Triton Overseas Founder Taking Business Coach Lessons to the Bank

[Excerpted from an article that originally appeared in the Houston Business Journal, October 4, 2013]

Bill OnoratoWhen Bill Onorato left his job to start his own international freight services company, he was surprised at how quickly the business took off. But several years later, he was also surprised at how quickly things could fall apart.

Nearly two decades after Onorato founded Triton Overseas Transport Inc. out of the front seat of his car, the company had grown to more than $13 million in revenue and was flying high.

But almost a year ago, Onorato hit a rough patch that caused him to question his value as an entrepreneur and shake his self-confidence to the core.

Onorato and his brother, who had served as the company’s CFO, had a miscommunication and parted ways, a situation upsetting to Onorato on both a professional and personal level.

“I took it really hard,” he said. “It caused me to have a lot of self-doubt about the business and about myself.”

It was then that Onorato did something that can often prove difficult for many entrepreneurs — he asked for help.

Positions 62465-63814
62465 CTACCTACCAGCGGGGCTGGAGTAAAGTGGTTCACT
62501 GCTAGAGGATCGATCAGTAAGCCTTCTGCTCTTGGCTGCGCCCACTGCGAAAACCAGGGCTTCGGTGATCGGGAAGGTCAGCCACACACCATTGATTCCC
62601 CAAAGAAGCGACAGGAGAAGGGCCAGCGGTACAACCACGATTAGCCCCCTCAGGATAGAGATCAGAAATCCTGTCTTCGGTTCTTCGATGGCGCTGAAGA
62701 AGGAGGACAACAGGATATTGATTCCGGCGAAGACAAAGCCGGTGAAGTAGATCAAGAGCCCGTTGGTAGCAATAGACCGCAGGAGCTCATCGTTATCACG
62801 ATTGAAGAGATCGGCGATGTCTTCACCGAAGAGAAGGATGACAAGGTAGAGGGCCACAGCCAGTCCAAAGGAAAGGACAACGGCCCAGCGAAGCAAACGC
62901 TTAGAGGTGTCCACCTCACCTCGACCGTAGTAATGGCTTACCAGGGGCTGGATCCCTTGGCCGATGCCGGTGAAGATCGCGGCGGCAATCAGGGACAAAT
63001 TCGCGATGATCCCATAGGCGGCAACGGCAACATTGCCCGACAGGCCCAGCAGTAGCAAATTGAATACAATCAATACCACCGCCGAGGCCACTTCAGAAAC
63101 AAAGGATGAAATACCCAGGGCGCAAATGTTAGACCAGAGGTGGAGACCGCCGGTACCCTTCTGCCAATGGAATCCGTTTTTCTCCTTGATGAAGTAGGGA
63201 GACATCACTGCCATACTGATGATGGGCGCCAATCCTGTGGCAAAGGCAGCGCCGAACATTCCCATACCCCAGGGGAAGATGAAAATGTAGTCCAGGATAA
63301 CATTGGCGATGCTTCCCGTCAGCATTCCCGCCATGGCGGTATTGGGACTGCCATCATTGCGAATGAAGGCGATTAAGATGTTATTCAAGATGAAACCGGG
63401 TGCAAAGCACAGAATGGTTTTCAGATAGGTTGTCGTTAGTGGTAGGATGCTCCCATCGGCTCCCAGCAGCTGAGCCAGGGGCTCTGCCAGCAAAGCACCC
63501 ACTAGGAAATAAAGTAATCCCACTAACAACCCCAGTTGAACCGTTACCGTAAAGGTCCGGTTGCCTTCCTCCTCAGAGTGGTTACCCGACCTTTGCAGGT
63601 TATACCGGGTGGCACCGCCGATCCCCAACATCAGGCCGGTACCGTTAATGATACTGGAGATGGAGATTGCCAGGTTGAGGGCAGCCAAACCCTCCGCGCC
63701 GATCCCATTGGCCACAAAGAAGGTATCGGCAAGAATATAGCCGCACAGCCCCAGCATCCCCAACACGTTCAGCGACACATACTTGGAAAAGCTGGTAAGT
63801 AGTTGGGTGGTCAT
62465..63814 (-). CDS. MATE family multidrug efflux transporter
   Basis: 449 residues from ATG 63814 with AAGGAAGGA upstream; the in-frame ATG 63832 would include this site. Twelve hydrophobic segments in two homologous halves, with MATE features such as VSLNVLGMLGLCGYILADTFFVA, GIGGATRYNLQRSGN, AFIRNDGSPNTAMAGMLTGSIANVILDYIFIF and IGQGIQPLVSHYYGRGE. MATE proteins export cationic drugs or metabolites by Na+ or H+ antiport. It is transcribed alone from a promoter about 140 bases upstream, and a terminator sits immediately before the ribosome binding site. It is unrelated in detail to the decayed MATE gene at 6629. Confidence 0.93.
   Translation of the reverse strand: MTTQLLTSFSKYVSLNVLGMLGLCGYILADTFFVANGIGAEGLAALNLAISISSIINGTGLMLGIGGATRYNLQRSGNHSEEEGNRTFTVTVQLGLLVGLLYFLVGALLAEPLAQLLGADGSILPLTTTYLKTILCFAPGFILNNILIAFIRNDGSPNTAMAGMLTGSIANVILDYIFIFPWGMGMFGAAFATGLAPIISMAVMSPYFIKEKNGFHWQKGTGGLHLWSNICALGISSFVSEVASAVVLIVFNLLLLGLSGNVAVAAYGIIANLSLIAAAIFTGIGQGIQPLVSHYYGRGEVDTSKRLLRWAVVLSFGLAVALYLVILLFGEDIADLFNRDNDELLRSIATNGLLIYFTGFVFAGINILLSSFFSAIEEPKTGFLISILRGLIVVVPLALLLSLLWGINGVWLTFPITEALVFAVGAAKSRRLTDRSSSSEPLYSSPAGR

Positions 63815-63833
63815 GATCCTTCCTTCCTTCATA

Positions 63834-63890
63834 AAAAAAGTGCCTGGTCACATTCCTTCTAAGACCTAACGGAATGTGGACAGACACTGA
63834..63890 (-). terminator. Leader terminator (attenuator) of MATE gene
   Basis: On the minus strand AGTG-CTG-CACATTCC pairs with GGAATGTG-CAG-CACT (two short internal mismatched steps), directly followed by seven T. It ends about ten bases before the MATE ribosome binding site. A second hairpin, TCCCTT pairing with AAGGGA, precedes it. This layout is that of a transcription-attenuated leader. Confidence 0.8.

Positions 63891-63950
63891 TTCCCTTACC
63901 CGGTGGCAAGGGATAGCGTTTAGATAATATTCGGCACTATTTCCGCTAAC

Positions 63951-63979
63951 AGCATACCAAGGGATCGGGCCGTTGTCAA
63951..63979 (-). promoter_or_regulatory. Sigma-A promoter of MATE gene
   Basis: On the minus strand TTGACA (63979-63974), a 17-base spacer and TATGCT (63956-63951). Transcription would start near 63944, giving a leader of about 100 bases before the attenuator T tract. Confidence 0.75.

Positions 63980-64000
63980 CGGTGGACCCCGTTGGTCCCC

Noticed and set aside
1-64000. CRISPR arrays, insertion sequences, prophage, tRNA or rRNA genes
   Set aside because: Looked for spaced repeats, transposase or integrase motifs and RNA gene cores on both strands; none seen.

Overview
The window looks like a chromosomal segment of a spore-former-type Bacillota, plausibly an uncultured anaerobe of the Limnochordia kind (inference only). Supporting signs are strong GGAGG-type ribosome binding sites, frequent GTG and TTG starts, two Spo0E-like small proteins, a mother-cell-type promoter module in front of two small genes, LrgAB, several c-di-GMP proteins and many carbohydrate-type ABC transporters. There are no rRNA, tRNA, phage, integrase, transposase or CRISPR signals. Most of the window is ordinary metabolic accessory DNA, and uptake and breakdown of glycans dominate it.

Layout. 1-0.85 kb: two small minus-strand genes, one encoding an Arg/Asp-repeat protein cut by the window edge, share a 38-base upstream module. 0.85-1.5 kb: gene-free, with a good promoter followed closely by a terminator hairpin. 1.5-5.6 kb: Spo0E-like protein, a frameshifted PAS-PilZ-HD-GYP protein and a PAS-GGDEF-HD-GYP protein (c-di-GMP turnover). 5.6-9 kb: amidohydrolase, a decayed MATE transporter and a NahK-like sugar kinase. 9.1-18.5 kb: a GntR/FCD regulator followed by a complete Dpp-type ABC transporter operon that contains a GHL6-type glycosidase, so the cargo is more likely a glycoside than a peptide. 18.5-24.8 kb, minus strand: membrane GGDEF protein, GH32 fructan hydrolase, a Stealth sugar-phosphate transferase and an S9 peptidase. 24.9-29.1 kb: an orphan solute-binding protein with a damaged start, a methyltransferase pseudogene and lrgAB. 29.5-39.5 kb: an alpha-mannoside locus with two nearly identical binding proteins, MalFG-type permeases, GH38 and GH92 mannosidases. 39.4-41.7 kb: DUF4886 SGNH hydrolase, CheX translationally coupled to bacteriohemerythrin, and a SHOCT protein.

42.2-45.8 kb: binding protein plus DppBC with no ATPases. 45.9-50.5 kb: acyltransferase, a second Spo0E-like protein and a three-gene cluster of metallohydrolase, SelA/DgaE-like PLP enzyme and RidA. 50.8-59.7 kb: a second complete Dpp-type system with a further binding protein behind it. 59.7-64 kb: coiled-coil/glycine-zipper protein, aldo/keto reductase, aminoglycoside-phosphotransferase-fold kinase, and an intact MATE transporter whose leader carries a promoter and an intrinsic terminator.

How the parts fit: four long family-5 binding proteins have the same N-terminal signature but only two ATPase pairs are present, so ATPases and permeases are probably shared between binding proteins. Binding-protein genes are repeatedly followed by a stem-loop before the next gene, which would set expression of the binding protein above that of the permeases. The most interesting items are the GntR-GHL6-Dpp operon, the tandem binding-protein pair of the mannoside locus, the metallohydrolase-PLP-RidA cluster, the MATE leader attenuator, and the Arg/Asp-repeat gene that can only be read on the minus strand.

Regular meetings with a business coach [Becky Robins of Mark Kamin & Associates] taught him how to manage his feelings of self-doubt and to approach the business from new angles

The coach gave Onorato advice ranging from how to really be present and listen during a business conversation to how to remove himself from the center of the company and allow his employees to step up and be leaders.

“The bottom line was that I couldn’t be afraid to ask for help,” Onorato said. “I had to know my weaknesses.”

He immediately started implementing some of the ideas learned during his meetings, and even set up regular sessions for Triton’s employees to also be coached.

One of the major changes he made was to allow his employees to take the lead in staff meetings, rather than himself. Although he kicks off each meeting with a few words, Onorato then steps aside and lets the employees take it from there.

“I do a lot of listening now,” he said. “I have to keep in mind that one day this company will run without me, so I need to put myself in the background and the employees in the light.”

That strategy has started to take shape, and although the company’s revenue fell last year in the wake of Onorato’s personal and business setbacks, Triton is on track to bring in $12 million this year, putting it back in full swing.

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